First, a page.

Whenever we visit a foreign country, it’s important to be aware of some of the more common customs we might experience or even be a part of so that we’re never rude or behave in a manner that would upset the lovely people there. And while there are a heck of a lot of customs around the world that we might think of as a little strange, remember that if the shoe were on the other foot and they visited your country, they’d probably feel the same way.
The bottom line is that there are very few local customs that we should think of as odd; everyone is different and each culture is embedded in hundreds or even thousands of years of tradition which made it what it is today – including the deep-seeded customs.
A few years back now I made my way to the Northern European countries of Scandinavia and, while there, met some truly incredible people who were happy to share some of their customs with me. And while some are perhaps a bit more intriguing than others, they are all very interesting in their own right.
Ok, so this is actually more of a localised dish that the Norwegian people enjoy (brown cheese itself is a very Norwegian delicacy). You’d be foolish not to give it a try while you’re spending a bit of time there.
My experience with the cheese? I thought it was rather good, actually. It has a bit of a caramelized flavor and is quite sticky and soft in its feel, and can be made either from goat’s milk or cow’s (I only tasted a cow’s milk variant) which, I must say, did taste really nice on soft waffles.
Continuing on with what I experienced in Norway! I remember being on a bus and saw quite a few people carrying skis with them, which wouldn’t have been at all strange, apart from the minor detail that it was the middle of summer. Now, I didn’t ask any of the ski-holders what was happening at the time but when I got back to the hostel (the Anker Hostel in Oslo – highly recommend!) I spoke with the woman at the desk about it and she told me that to keep their skills on point, cross-country skiers will actually use skis with wheels on to cruise around the streets of Norway during summer!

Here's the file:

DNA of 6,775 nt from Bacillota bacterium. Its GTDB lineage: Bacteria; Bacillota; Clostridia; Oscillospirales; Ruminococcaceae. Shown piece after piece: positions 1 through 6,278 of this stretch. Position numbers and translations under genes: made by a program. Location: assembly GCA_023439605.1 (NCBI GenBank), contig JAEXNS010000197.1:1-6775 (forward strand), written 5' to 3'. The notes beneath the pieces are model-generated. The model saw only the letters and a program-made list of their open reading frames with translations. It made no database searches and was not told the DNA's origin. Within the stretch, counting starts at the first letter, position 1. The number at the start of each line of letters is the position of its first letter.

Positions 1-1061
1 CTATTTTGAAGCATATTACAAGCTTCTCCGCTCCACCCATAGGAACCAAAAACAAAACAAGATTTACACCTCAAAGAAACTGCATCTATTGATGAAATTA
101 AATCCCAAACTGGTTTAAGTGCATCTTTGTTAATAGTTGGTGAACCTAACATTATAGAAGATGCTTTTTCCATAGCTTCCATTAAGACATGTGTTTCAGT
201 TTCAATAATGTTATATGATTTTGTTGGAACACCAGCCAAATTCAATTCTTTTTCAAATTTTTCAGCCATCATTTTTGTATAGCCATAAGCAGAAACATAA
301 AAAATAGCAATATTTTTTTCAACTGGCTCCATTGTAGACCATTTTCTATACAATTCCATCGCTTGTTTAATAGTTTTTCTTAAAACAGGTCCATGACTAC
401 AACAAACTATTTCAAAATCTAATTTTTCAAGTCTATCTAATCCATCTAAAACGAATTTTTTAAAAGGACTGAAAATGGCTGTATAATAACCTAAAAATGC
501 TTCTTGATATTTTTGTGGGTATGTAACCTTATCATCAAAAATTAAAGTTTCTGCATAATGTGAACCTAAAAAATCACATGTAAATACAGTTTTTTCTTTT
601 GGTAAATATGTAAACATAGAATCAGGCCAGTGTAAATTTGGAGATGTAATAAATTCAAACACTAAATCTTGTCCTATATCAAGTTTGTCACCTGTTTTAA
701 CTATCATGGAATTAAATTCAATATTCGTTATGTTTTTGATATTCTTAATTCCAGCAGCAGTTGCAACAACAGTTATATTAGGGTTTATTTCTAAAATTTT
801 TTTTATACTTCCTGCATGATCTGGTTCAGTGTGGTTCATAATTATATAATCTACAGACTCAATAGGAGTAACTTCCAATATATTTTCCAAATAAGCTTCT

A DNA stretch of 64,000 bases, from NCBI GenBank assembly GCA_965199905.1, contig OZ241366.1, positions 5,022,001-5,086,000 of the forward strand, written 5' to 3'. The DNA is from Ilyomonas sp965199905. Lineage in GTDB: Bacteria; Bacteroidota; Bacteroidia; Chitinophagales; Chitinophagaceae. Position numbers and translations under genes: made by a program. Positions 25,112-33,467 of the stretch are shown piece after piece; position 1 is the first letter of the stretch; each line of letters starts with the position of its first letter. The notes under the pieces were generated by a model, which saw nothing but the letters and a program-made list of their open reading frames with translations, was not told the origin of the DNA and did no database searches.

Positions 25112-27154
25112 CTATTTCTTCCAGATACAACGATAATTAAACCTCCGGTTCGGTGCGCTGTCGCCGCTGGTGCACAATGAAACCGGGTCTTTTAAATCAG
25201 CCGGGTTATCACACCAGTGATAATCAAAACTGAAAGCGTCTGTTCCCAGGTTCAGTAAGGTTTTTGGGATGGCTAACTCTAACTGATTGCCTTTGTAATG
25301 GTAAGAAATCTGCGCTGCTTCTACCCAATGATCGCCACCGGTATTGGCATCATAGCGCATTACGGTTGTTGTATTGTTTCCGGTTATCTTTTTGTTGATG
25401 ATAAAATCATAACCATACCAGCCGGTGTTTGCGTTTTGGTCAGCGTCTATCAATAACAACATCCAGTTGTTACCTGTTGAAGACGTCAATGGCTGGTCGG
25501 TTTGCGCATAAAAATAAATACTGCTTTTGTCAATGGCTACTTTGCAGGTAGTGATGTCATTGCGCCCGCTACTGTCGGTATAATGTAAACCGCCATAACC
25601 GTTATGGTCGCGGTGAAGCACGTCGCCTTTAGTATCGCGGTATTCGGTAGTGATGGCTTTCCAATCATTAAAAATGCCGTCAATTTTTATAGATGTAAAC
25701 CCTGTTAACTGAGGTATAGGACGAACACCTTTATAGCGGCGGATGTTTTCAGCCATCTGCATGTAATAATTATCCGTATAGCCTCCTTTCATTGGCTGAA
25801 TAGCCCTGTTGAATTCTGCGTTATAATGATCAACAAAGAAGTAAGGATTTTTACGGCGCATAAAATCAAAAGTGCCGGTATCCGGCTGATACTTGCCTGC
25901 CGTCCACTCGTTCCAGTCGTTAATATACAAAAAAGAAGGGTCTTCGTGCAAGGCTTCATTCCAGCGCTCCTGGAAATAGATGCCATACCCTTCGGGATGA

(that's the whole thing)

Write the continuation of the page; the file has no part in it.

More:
This was something I discovered quickly during my stay in not just Norway but also Sweden and Denmark. Whenever you get onto a bus or a train, you’ll see that unless there are absolutely no other spaces or seats whatsoever, nobody sits next to anyone. This sort of makes sense when you think about how vast these countries are compared to the amount of people who live there. Essentially, they’re used to their space so give it to them!
When I did manage to get over to Sweden and Finland during the colder months, I unfortunately JUST missed St. Knut’s Day which I’m still kicking myself about! On 13 January every year, Swedes and Fins have big parties where they pull down the Christmas tree and have some crazy fun in sleds to boot.
I arrived on 14 January (… I know) and the taxi who took me to my lodgings in Sweden told me what I’d missed which was a shame. Next time, Gadget!
You may or may not be aware of this, but the majority of Scandinavian countries’ people are really forward in regards to things like women’s rights, LGBTQI rights and other things like that. That’s why I was a bit surprised they still have the Pepper Maid and Pepper Man; a custom in Denmark where women and men aged 30 and over who are not yet married are given pepper shakers on the night before their birthdays and are actually referred to as ‘Pepper Maid’ (for women) and ‘Pepper Man’ (for, you guessed it, men).
I think this is really more of a long-standing tradition that from what I saw was only for a laugh.